GSoC 2019 Ideas
For project maintainers
This is a list of ideas for students who are considering to apply to Google Summer of Code 2019 for Haskell.org. You can contribute ideas by sending a pull request to our github repository. If you just want to discuss a possible idea, please contact us.
Please be aware that:
- This is not an all-inclusive list, so you can apply for projects not in this list and we will try our best to match you with a mentor.
- You can apply for as many ideas as you want (but only one can be accepted).
- Some general tips on writing a proposal are discussed here.
Table of Contents
- HsYAML Improvements
- More graph algorithms for Alga
- Implement more library widgets for brick
- Improve the CodeWorld environment for Haskell in K-12 education
- Dhall language server backend
- Enhance large eventlog handing in ThreadScope
- Extract heap profiles from the event log
- Build-integration and Badges for Hackage
- Finish the package candidate workflow for Hackage
- Hadrian Optimisation
- Functional Machine Learning with Hasktorch
- issue-wanted: Web app for discovering potential contributions to the Haskell ecosystem
- Property-based testing stateful programs using QuickCheck
- Make servant-auth "open" for defining custom auth schemas
- Stack performance improvements
- Streaming JSON/YAML parser
- Implement tokenstream-based parsing in `aeson`
- Implement accepted GHC proposals
HsYAML is a pure Haskell idiomatic implementation of the YAML 1.2 data serialization language with a strong emphasis on compliance with the YAML 1.2 specification.
HsYAML leverages Haskell’s predisposition for writing language parsers and by implementing the YAML parser natively in Haskell this also avoids the need for interfacing via FFI to C-based libraries such as
LibYAML. Benefits of this approach include:
- Trivially portable to Haskell implementations such as Eta or GHCJS which are not C-based
- Avoiding the risk of vulnerabilities commonly associated with C-based implementations (e.g. CVE-2013-6393, CVE-2014-2525, CVE-2014-9130) which is important for webservices or other systems consuming potentially malicious YAML data
- Control over the design of all codepaths of the YAML pipeline as we don’t need to subject ourselves to the design-choices of a pre-existing C system-library’s API (such as
LibYAML) or have to deal with different versions of said libraries being pre-installed
- Easier to audit, maintain, develop and debug by avoiding the added complexity of dealing with two languages and being subjected to the complexities and limitations of FFI (including memory allocation and data marshalling); this also avoids the need for bypassing the typechecker via
unsafePerformIOto hide the internal occurrences of
HsYAML library in its current form is already successfully in use, there’s still lots of room for improvement; potential improvements include:
- Implement/finish YAML pipeline for dumping/emitting YAML
- Extend data-model to allow for load/dump round-tripping while preserving ordering, anchors, and comments (to allow automated non-lossy refactoring/modification of YAML documents)
- Improve error handling (i.e. more accurate error messages; provide source-locations and/or fragments in higher native/representation layer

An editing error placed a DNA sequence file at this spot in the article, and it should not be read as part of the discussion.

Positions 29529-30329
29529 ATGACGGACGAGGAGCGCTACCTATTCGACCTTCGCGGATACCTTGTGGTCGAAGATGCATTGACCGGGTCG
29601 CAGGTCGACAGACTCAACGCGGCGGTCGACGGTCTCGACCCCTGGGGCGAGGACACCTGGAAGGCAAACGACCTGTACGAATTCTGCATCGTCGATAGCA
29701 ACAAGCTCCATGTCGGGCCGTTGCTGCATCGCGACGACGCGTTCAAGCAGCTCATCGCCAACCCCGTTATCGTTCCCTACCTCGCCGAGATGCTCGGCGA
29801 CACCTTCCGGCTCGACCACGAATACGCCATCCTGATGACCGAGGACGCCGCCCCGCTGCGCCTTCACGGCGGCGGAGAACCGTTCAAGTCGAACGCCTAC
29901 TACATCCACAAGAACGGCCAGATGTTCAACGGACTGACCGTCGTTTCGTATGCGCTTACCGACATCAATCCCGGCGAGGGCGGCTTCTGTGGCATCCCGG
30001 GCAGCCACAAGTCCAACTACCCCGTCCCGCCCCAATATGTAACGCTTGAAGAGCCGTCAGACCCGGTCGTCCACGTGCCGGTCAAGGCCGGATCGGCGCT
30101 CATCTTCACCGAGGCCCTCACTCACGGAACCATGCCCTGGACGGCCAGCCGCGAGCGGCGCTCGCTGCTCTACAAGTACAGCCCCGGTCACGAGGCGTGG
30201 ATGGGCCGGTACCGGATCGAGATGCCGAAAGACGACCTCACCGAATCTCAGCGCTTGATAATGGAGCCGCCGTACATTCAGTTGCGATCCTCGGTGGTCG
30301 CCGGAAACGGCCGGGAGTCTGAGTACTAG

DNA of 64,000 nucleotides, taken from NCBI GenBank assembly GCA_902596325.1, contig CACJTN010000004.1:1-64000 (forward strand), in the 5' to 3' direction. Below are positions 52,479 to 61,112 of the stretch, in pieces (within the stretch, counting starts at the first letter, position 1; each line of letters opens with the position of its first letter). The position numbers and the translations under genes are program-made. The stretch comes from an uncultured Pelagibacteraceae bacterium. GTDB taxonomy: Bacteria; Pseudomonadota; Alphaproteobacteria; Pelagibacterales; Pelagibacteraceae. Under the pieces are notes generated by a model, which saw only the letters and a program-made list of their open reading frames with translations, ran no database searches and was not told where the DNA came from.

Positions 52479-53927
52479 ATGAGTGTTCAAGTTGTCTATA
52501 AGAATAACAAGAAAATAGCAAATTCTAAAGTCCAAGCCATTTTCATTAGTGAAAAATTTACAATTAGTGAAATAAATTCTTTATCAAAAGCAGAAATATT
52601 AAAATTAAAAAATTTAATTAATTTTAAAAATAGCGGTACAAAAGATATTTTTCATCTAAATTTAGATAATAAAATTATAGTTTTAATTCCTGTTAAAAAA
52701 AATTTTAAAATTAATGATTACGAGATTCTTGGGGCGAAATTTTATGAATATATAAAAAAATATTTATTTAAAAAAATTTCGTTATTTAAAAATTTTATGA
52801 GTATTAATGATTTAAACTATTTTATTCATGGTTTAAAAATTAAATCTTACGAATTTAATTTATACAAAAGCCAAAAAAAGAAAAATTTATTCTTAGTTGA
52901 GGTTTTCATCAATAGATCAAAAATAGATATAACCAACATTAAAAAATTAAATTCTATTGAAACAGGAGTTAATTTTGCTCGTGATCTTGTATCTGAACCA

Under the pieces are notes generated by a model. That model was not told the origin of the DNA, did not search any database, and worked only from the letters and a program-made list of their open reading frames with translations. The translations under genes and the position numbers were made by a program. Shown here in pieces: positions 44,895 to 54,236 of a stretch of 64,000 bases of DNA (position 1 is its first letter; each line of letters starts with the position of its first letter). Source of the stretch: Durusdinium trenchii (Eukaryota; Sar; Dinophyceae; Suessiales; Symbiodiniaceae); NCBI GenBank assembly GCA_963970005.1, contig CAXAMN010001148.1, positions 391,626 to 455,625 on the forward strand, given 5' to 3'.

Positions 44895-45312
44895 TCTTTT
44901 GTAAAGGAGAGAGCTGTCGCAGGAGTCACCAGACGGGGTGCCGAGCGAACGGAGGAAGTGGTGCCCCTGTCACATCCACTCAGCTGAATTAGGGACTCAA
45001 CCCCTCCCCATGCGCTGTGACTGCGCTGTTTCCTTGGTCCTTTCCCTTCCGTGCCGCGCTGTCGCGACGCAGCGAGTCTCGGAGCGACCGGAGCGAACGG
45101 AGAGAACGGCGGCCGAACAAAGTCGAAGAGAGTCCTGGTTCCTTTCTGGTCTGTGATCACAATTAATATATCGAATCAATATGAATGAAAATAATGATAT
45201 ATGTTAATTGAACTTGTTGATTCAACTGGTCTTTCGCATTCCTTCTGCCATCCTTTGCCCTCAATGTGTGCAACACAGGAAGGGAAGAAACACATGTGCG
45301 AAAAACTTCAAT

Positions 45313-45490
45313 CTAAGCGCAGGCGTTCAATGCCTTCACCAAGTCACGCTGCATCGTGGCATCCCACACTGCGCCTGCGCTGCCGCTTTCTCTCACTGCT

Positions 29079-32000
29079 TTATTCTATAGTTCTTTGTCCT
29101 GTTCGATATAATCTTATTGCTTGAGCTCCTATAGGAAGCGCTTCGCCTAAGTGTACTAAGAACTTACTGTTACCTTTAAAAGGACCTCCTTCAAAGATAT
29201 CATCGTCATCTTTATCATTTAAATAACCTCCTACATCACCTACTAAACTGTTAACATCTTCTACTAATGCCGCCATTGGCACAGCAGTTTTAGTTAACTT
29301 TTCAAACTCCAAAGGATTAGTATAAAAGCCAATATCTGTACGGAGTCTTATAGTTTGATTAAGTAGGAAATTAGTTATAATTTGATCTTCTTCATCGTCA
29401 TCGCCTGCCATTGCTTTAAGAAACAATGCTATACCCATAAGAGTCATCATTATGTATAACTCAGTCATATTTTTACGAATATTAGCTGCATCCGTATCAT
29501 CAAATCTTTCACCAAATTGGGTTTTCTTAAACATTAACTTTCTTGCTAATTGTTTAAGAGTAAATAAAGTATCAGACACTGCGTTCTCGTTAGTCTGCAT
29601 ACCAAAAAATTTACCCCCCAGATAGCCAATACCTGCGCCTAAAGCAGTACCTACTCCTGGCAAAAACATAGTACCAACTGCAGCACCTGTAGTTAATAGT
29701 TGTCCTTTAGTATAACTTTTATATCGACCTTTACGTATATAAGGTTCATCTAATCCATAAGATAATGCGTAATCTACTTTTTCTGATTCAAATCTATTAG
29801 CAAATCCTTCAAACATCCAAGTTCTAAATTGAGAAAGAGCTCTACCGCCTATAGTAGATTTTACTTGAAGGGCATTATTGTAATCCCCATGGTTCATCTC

- Improve/optimize performance
- Integrate results from tokenstream-based parsing in
aesonproject (if those become available early enough during the GSOC)
Note that the list above is only a non-exhaustive list of potential improvements for the student to pick from; you don’t have to accomplish everything in that last nor are the items on that list the only things worth doing!
This project would be a good opportunity for intermediate students to work on a parser library for a popular non-trivial data format.
Skills/knowledge expected from the student
Basic knowledge of how parsers work; ability to understand a language grammar
Basic knowledge of Haskell; e.g. being able to write a Haskell parser and printer for a simple language; being familiar with popular Haskell APIs for other formats such as e.g.
Having a general appreciation and understanding of the YAML 1.2 format and its feature-set/data-model (intimate knowledge of the YAML 1.2 grammar productions is desirable but not essential; help will be provided in case it becomes necessary to look at specific grammar productions)
Mentor: Herbert Valerio Riedel
More graph algorithms for Alga🔗
The Algebraic Graphs library has so far succeeded (thanks in part to last years summer of code) in providing a common, typesafe interface for graph instances. However, a lot of graph algorithms are still missing.
Therefore the goal of this year’s Summer of Code is to increase the usefulness of Alga for a wider audience:
Goal 1: Develop a type-safe representation for acyclic graphs in Alga.
Acyclic graphs are both common and heavily used in dependency management. Improvements in this area would therefore directly benefit downstream packages like build, plutus or aura, as well as a few commercial users of the library.
In particular, the result should be a type-safe abstraction, that makes it easier to work with algorithms like
topSort as has been remarked in some issues.
This includes adding tests to the testsuite and writing a short blog post or article documenting the design and possible use cases.